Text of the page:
The $3.2 billion-asset Peoples Bancorp was forced to add $5.8 million to its loan-loss allowance after a loan to a coal-related business was reclassified as nonperforming and four other credits were added to a list of criticized asset. The Marietta, Ohio, company recorded a meager $670,000 loan-loss provision in the second quarter.

There is optimism that Peoples can resolve the issue with the coal-related loan, Charles Sulerzyski, the company's president and chief executive, told analysts during an Oct. 29 conference call. Sulerzyski said he understood the concerns that analysts expressed about Peoples' loan book, but he insisted that the company's underwriting and overall credit quality remains solid.

"If you look at the last four years … we've really had top-quartile performance" with credit, Sulerzyski said. "There's nothing that has fundamentally changed in our portfolio. There is nothing has fundamentally changed in our underwriting, and nothing really changed in the discipline that has gotten us here. That is why I have the comfort I have."

It is important to note that isolated credit issues cropped up after years of steady overall improvement, said Kevin Fitzsimmons, a managing director at Hovde Group in Chicago. "We've kind of gone as low as we can go in terms of net chargeoffs and provisioning," he added.

For now, one delinquency can cause a major blip in a company's results — a lesson Peoples learned. The company's nonaccrual loans totaled $21.1 million at Sept. 30, compared to $8.4 million at the end of 2014. The third quarter total still represents just 1.2% of total loans.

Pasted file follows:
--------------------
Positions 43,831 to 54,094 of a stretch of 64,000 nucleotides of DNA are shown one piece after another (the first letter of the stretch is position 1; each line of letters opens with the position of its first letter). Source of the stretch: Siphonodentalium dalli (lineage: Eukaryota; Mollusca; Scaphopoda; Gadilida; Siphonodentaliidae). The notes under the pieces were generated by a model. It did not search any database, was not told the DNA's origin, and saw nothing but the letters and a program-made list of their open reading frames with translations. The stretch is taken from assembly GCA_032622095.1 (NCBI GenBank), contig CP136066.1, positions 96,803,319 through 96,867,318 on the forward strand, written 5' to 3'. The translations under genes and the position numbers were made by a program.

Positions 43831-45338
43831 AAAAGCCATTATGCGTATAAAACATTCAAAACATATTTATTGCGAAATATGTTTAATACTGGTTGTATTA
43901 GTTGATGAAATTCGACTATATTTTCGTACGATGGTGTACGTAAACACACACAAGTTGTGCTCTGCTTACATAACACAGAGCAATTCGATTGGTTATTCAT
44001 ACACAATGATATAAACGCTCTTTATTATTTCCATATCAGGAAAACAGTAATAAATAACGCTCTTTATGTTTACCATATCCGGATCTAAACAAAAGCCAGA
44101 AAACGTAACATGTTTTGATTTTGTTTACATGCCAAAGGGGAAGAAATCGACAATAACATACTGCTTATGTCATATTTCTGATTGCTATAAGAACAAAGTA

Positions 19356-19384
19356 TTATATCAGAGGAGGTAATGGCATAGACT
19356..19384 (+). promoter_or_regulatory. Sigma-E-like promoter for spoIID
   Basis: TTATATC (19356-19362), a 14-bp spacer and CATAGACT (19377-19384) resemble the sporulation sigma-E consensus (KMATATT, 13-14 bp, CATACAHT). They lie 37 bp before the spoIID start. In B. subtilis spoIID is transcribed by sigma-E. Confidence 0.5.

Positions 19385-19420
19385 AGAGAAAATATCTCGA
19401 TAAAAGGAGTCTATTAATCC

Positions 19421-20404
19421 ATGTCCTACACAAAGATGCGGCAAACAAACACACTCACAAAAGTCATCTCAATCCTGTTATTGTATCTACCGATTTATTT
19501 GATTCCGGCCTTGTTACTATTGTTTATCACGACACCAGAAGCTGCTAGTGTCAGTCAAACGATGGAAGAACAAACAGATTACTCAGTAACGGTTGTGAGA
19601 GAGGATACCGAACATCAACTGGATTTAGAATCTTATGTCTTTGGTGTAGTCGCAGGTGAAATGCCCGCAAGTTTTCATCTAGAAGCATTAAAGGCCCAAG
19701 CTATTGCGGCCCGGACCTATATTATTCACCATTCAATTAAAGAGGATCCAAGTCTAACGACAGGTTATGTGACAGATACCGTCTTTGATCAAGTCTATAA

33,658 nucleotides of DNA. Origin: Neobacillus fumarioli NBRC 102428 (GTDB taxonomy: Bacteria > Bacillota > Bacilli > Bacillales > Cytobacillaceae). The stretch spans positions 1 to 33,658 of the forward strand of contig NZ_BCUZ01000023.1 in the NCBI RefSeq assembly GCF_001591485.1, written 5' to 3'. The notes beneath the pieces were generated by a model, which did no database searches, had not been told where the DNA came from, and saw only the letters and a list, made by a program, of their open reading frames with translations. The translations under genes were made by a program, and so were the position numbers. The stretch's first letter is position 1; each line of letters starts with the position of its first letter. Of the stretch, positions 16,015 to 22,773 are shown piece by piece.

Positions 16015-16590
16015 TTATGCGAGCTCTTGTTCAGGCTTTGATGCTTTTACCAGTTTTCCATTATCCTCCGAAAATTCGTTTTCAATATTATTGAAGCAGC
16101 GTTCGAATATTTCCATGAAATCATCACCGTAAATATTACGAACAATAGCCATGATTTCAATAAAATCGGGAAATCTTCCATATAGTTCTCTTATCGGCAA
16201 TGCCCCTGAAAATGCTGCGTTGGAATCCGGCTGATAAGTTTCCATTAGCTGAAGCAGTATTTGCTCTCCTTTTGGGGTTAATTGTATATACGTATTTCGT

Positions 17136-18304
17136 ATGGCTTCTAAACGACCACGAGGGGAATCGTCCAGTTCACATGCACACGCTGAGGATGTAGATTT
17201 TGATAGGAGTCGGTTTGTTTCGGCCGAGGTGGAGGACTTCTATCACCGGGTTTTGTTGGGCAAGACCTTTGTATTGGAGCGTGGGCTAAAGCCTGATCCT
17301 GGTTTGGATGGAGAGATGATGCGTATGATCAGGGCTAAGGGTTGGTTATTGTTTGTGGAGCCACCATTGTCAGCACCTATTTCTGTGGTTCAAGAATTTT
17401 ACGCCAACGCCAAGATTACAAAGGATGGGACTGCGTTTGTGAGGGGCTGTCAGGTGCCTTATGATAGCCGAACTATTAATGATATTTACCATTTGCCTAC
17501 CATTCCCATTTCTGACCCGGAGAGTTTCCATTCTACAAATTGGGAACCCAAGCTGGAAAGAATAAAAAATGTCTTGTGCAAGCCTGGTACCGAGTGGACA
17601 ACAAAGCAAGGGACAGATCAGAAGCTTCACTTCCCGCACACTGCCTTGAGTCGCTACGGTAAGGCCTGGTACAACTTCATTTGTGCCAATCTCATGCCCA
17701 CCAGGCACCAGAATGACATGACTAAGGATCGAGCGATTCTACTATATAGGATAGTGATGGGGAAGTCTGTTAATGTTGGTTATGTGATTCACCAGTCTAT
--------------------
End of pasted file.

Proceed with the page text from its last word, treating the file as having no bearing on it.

For most market watchers, the biggest reason to expect a correction reflects a realization that all positives trends have to come to an eventual end.

"How long can you keep benefitting from zero provisions, negative provisions and drawing down the allowance for loan losses?" Fitzsimmons said. "We're building in a higher degree of credit costs, not in a dramatic spike, but more as a normalization."

"We're closer to the next downturn every day and further away from the last one," Sulerzyski said, noting that the banking industry can stave off the next downtown by staying disciplined. Bankers must be willing to walk away from applications that fail to meet standards, rather than "follow each other down the drain."

For now, most bankers and industry observers are pointing to specific industries — such as energy, taxi medallions and indirect auto lending — as areas of concern. MB Financial's Fieger added companies dealing in commodities to his list, while Fitzsimmons mentioned chatter about softness in hospitality lending.

Mix, who was California's banking commissioner in the late 1990s, has expressed broader fears, stating that his biggest worries are focused on strategic risks taken by banks in recent years in response to persistently low interest rates and subsequent margin compression.

"They've gone into new business lines to create increased returns," Mix said. "We'll find out in the next several months how well those loans were underwritten."